People talking without speaking
People hearing without listening
People writing songs that voices never share
And no one dared
Disturb the sound of silence
Written in the aftermath of the JFK assassination, Simon and Garfunkel’s famous song, “The Sound of Silence” was rumored to describe Americans’ collective inability to communicate in the aftermath of that tragedy. Garfunkel later gave the song’s meaning as, “the inability of people to communicate with each other, not particularly internationally but especially emotionally, so what you see around you are people unable to love each other.”
We’ve heard a lot of the sound of silence on campus recently. In the aftermath of the tape incident with the portraits, one part of the campus seethes in outrage whereas another part is afraid to say, “I think that the protestors are being a bit unreasonable.” They’re afraid of being called racist, insensitive, or bigoted. Because they are afraid, they do not say anything at all. Continue reading “#HLSUntaped: The Sound of Silence“
When I first started working at Harvard Law School, I had 13 stops. That’s how long it took to get from Ashmont Station, near my childhood home in Dorchester, to Harvard Square, where I had just accepted a job as a program assistant. Thirteen stops I had to convince myself that I belonged at the law school and that I had a place among the elite. Even today, a year later, I stop outside Wasserstein every morning, take a couple of deep breaths, and prepare to leave a part of myself on Massachusetts Avenue.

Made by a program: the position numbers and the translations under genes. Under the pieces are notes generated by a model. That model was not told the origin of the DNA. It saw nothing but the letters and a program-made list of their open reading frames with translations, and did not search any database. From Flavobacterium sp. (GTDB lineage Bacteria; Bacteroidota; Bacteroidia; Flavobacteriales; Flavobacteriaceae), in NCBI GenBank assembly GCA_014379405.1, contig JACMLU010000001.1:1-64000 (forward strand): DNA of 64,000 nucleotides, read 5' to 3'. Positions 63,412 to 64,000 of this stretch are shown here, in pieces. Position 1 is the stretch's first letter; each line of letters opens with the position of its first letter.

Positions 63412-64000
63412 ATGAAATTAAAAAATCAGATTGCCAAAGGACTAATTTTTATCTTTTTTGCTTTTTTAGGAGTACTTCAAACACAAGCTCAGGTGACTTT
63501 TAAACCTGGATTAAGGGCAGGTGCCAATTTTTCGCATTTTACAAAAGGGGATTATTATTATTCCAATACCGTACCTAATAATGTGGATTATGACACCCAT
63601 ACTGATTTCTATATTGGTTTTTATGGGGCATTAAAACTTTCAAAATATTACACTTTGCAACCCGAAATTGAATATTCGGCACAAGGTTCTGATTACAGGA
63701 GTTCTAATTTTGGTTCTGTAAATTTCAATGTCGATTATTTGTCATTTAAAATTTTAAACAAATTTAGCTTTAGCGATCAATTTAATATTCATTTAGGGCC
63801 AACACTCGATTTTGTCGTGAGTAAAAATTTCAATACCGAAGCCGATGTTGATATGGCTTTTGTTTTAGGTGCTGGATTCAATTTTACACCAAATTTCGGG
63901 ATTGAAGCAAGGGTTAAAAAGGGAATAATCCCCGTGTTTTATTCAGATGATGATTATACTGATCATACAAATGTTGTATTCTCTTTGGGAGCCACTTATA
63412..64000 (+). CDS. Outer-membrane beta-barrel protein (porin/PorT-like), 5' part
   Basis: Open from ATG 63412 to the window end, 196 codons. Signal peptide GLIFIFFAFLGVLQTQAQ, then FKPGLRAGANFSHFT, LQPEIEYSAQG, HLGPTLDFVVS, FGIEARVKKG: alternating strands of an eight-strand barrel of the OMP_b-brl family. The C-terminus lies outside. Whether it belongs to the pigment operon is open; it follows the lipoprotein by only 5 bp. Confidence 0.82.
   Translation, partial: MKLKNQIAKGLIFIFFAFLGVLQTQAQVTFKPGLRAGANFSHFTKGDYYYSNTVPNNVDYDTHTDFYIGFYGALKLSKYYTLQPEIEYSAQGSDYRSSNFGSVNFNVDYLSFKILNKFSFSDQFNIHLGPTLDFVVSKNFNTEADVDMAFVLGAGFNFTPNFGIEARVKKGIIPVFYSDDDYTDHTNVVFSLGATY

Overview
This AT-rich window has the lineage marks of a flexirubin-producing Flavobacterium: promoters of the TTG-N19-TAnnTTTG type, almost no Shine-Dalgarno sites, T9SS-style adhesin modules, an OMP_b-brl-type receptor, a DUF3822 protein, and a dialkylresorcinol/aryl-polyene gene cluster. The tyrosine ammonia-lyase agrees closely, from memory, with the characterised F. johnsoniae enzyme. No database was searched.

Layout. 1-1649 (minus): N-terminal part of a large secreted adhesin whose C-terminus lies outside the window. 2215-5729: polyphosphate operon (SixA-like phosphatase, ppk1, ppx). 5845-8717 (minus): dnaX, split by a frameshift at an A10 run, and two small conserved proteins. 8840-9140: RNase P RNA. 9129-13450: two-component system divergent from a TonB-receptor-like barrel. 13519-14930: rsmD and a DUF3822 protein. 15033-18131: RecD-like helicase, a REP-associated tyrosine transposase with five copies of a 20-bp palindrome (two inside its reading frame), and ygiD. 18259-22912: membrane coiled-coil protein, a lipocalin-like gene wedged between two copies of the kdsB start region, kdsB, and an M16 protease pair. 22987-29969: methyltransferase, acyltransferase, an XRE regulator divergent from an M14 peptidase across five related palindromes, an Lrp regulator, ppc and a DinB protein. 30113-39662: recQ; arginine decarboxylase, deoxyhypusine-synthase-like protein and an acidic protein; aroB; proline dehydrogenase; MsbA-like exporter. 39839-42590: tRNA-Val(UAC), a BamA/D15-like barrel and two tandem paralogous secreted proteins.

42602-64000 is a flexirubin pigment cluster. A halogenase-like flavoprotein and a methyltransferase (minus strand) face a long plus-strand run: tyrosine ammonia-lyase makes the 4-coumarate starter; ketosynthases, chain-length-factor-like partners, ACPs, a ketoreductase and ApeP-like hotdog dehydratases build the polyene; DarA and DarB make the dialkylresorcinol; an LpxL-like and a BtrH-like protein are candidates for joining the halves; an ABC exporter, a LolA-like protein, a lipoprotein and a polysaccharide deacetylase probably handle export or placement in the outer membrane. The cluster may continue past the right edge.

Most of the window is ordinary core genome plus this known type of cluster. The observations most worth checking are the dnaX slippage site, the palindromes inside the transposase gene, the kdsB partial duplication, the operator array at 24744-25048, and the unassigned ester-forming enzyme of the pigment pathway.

It’s my job as a staff member to serve the HLS community. I serve students their food, I process affidavit letters for alums, and I book professors’ rooms for meetings. But just because I serve does not make me a servant. Many people at HLS understand this. But in an institution that has a strong caste system, with very few people of color at the top, it is inevitable that some individuals treat staff as the “other.” Continue reading “#HLS Untaped: Staff are organizing to fight racism at Harvard Law School“
Last week, I found out that anonymous law students created a website criticizing me, Mawuse Hor Vormawor, and AJ Clayborne because we are members of Royall Must Fall.
This website is a reminder that overt racism and homophobia continue to exist at Harvard Law School. Our classmates claim that Mawuse, AJ, and I do not know how to read or write and that we were only admitted into Harvard because we are minorities who care about minority issues (the website “calls me out” for being gay and for being from Kentucky and Texas).